Sunday, September 16, 2007
It took me a while to warm to Najmeh Najafi's 1958 book, "Reveille For a Persian Village". The prose is sometimes overfurnished and the sentiments are at times a bit misty-eyed. But as I continued to read I gradually realized this is the story of a remarkable woman. After going to college in California, Najafi returned to her native Iran. There she settled in a small village, gradually winning the hearts of her neighbors as she provides them with medical care, teaches their children and helps the villagers begin to work together. She's a devout woman and she shows a keen sensitivity to the traditional ways of the village. Her depiction of village life underscores just how little its changed in hundreds of years.
At one point in the book, Najafi describes an unexpected visitor who came to her home in the village. The visitor had heard of the author's success in teaching and treating people:
"Her bony feet were naked...her dress was worn, her eyes were weary, but there was that about the way she held her head that made be think the one word, "Queen."
"Lady Najafi?" she asked.
"I am of the village of Shel-shach-meh. I have come to invite you to my village."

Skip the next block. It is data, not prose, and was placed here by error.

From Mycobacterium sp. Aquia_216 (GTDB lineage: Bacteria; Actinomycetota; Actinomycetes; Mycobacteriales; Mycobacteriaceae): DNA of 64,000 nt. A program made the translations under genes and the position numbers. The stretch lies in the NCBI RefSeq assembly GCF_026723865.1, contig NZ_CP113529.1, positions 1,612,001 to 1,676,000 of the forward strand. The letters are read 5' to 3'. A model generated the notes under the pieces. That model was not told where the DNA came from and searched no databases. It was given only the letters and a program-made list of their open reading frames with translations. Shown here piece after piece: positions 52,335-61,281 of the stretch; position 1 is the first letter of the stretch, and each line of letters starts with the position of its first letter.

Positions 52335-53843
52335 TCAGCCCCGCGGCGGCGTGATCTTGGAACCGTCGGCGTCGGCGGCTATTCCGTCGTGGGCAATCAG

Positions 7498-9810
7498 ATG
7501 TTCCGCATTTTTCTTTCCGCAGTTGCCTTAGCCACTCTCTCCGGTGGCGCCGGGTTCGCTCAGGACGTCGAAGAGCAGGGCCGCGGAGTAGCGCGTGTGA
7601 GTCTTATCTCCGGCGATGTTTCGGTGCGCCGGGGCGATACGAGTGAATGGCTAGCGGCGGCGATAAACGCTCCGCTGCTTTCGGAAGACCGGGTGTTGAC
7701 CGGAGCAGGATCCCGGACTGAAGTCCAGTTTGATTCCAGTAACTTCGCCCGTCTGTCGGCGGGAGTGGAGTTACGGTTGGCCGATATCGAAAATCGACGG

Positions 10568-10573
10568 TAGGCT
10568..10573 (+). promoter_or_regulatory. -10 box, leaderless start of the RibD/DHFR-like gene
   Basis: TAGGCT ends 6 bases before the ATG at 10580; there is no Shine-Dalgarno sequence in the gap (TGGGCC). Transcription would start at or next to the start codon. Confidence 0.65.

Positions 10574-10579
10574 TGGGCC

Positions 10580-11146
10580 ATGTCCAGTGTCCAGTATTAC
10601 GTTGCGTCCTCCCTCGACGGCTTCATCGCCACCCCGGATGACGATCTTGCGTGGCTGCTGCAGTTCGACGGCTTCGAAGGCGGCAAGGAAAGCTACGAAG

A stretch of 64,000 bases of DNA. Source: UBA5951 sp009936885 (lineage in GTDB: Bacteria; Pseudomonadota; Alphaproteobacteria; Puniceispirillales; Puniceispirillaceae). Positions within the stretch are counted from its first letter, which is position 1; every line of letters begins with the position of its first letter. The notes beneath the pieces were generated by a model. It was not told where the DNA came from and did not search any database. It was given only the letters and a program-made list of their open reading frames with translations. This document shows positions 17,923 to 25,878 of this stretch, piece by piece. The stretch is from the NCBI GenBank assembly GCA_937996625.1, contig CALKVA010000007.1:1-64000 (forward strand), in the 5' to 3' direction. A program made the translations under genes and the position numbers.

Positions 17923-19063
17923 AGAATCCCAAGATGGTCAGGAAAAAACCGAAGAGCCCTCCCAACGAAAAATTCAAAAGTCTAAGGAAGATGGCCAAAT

She stayed with us for a day and I showed her the clinic, the washhouse for the dead, my chicken house, the village center, the schools where in the winter the girls and boys learned to read and write and figure, the work-study room. I had her rest on a bed which I put up in our general room and bathed her tired eyes with warm water. The next day...I had Ashghar bring a rented donkey and we three, the old lady, Ashghar and I started for the village.
"Why did not some man, perhaps the kadkhoda, come to me? I asked.
"I am the head of the village."
This village was the first matriarchate I had heard of in Iran.
"All the people of the village are my children, their children, their children."
At last we came into the little village. She called everyone to come visit with me and one of her grandsons brought a rug for me to sit upon - the only rug in the village. Nearly every child in the village had trachoma, scald head, other illnesses. And there was such poverty!
To say poverty in a country like America means very little. It is not until you have seen children actually cry for a spoonful of rice when the mother has none to give that you realize poverty means the pangs of hunger, the warping of little bodies...Poverty means not enough coverings at night to sleep through from dusk to dawn in comfort, not enough clothing to keep the body warmth next to the body, not even a pair of shoes to cover cracked, bleeding, purple-blue feet.
These things I saw in this little village. I can never be really lighthearted again.